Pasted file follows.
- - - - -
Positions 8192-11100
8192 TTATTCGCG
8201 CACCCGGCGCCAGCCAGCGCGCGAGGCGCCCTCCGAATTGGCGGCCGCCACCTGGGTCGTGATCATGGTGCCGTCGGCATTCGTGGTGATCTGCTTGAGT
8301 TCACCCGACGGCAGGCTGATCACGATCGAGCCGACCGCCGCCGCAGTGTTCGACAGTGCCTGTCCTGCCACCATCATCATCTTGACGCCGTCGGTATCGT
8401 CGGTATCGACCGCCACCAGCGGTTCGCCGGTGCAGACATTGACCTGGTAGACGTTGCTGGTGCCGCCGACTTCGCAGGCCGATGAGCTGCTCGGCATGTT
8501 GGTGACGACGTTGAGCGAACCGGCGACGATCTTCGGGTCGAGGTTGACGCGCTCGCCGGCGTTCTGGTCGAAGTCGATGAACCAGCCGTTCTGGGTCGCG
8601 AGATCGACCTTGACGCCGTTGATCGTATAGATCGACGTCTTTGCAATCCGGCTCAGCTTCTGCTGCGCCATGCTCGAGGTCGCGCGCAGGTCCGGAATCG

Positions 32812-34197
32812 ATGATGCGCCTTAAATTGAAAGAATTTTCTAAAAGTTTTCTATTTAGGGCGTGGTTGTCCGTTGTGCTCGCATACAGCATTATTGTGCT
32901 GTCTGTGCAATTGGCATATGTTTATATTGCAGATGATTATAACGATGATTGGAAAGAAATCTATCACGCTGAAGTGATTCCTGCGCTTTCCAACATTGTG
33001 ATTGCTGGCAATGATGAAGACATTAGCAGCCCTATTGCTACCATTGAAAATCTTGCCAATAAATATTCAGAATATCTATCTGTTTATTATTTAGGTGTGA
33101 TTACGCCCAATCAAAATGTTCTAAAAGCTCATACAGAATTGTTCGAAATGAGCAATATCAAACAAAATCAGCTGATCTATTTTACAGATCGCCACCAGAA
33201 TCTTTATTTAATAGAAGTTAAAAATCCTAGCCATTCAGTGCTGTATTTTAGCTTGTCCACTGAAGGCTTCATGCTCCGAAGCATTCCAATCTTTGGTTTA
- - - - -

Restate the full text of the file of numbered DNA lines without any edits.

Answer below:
Positions 8192-11100
8192 TTATTCGCG
8201 CACCCGGCGCCAGCCAGCGCGCGAGGCGCCCTCCGAATTGGCGGCCGCCACCTGGGTCGTGATCATGGTGCCGTCGGCATTCGTGGTGATCTGCTTGAGT
8301 TCACCCGACGGCAGGCTGATCACGATCGAGCCGACCGCCGCCGCAGTGTTCGACAGTGCCTGTCCTGCCACCATCATCATCTTGACGCCGTCGGTATCGT
8401 CGGTATCGACCGCCACCAGCGGTTCGCCGGTGCAGACATTGACCTGGTAGACGTTGCTGGTGCCGCCGACTTCGCAGGCCGATGAGCTGCTCGGCATGTT
8501 GGTGACGACGTTGAGCGAACCGGCGACGATCTTCGGGTCGAGGTTGACGCGCTCGCCGGCGTTCTGGTCGAAGTCGATGAACCAGCCGTTCTGGGTCGCG
8601 AGATCGACCTTGACGCCGTTGATCGTATAGATCGACGTCTTTGCAATCCGGCTCAGCTTCTGCTGCGCCATGCTCGAGGTCGCGCGCAGGTCCGGAATCG

Positions 32812-34197
32812 ATGATGCGCCTTAAATTGAAAGAATTTTCTAAAAGTTTTCTATTTAGGGCGTGGTTGTCCGTTGTGCTCGCATACAGCATTATTGTGCT
32901 GTCTGTGCAATTGGCATATGTTTATATTGCAGATGATTATAACGATGATTGGAAAGAAATCTATCACGCTGAAGTGATTCCTGCGCTTTCCAACATTGTG
33001 ATTGCTGGCAATGATGAAGACATTAGCAGCCCTATTGCTACCATTGAAAATCTTGCCAATAAATATTCAGAATATCTATCTGTTTATTATTTAGGTGTGA
33101 TTACGCCCAATCAAAATGTTCTAAAAGCTCATACAGAATTGTTCGAAATGAGCAATATCAAACAAAATCAGCTGATCTATTTTACAGATCGCCACCAGAA
33201 TCTTTATTTAATAGAAGTTAAAAATCCTAGCCATTCAGTGCTGTATTTTAGCTTGTCCACTGAAGGCTTCATGCTCCGAAGCATTCCAATCTTTGGTTTA